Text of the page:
The Dutch non-profit organization, The Ocean Cleanup, launched the world’s first ocean cleanup system from the San Francisco Bay on September 8.
The cleanup system, named System 001, is heading to a location 240 nautical miles offshore for a two-week trial before continuing its journey toward the Great Pacific Garbage Patch, 1,200 nautical miles offshore, to start the cleanup.
System 001 is being towed from the San Francisco Bay by the vessel Maersk Launcher, provided to the project by Danish Maersk Group and DeepGreen, its current charter holder.
The system consists of a 600-meter-long U-shaped floating barrier with a three-meter skirt attached below. The system is designed to be propelled by wind and waves, allowing it to passively catch and concentrate plastic debris in front of it. Due to its shape, the debris will be funneled to the center of the system. Moving slightly faster than the plastic, the system will act like a giant Pac-Man, skimming the surface of the ocean.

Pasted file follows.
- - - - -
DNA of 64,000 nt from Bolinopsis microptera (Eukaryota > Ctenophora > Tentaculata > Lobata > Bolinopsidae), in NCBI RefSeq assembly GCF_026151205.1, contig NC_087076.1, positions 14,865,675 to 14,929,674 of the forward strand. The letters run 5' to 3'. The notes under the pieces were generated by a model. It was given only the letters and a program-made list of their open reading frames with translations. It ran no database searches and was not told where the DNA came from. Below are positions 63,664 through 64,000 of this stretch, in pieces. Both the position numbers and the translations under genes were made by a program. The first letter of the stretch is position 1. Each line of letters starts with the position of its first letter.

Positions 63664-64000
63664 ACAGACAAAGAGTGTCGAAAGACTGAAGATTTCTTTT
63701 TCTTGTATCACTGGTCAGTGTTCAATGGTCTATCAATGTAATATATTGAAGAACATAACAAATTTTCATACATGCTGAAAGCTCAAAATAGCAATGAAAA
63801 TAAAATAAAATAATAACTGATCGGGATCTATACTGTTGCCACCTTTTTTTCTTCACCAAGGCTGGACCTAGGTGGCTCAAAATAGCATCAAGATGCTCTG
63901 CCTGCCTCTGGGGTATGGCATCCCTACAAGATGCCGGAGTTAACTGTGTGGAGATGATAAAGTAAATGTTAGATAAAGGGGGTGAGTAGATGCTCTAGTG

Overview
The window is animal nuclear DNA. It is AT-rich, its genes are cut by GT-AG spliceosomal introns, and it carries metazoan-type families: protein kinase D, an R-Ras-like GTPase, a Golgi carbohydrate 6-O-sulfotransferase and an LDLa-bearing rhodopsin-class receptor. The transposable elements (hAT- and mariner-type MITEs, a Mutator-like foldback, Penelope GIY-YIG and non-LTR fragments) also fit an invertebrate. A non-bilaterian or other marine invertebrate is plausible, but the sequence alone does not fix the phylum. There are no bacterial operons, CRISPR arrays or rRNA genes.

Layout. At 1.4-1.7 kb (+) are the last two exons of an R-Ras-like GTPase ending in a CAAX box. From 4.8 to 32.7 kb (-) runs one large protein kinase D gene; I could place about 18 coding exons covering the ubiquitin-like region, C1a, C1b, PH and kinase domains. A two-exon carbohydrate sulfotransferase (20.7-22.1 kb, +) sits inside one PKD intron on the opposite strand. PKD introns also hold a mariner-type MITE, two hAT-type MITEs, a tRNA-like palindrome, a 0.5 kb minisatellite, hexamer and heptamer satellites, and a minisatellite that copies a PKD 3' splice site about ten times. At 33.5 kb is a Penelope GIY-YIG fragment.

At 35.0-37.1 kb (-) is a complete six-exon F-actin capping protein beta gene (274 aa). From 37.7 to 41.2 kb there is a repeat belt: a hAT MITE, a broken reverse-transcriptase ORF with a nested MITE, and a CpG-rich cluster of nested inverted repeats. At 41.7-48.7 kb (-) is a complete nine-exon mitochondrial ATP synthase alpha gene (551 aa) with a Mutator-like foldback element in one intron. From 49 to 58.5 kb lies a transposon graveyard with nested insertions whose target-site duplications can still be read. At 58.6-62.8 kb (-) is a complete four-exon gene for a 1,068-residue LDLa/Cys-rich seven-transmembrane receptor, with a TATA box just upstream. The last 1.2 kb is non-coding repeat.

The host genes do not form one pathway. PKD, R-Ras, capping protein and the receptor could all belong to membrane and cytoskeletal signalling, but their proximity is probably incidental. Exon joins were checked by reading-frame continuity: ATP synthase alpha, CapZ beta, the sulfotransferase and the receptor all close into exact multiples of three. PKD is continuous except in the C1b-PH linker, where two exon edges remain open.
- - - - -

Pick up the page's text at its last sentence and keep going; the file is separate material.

The system will be deployed in the Great Pacific Garbage Patch, the world’s largest accumulation zone of ocean plastics. Situated halfway between Hawaii and California, the patch contains 1.8 trillion pieces of plastic, and covers an area twice the size of Texas.
The Ocean Cleanup said that it the first plastic could be collected and returned to land within 6 months after deployment. This will mark the first time that free floating plastic will have been successfully collected at sea. After returning the plastic to land, The Ocean Cleanup plans to recycle the material into products and use the proceeds to help fund the cleanup operations.
Once successful, and if the funding is available, The Ocean Cleanup aims to scale up to a fleet of approximately 60 systems focused on the Great Pacific Garbage Patch over the next two years. The Ocean Cleanup projects that the full fleet can remove half of the plastic in the Great Pacific Garbage Patch within five years’ time. This is in line with The Ocean Cleanup’s ultimate goal: reducing the amount of plastic in the world’s oceans by at least 90% by 2040.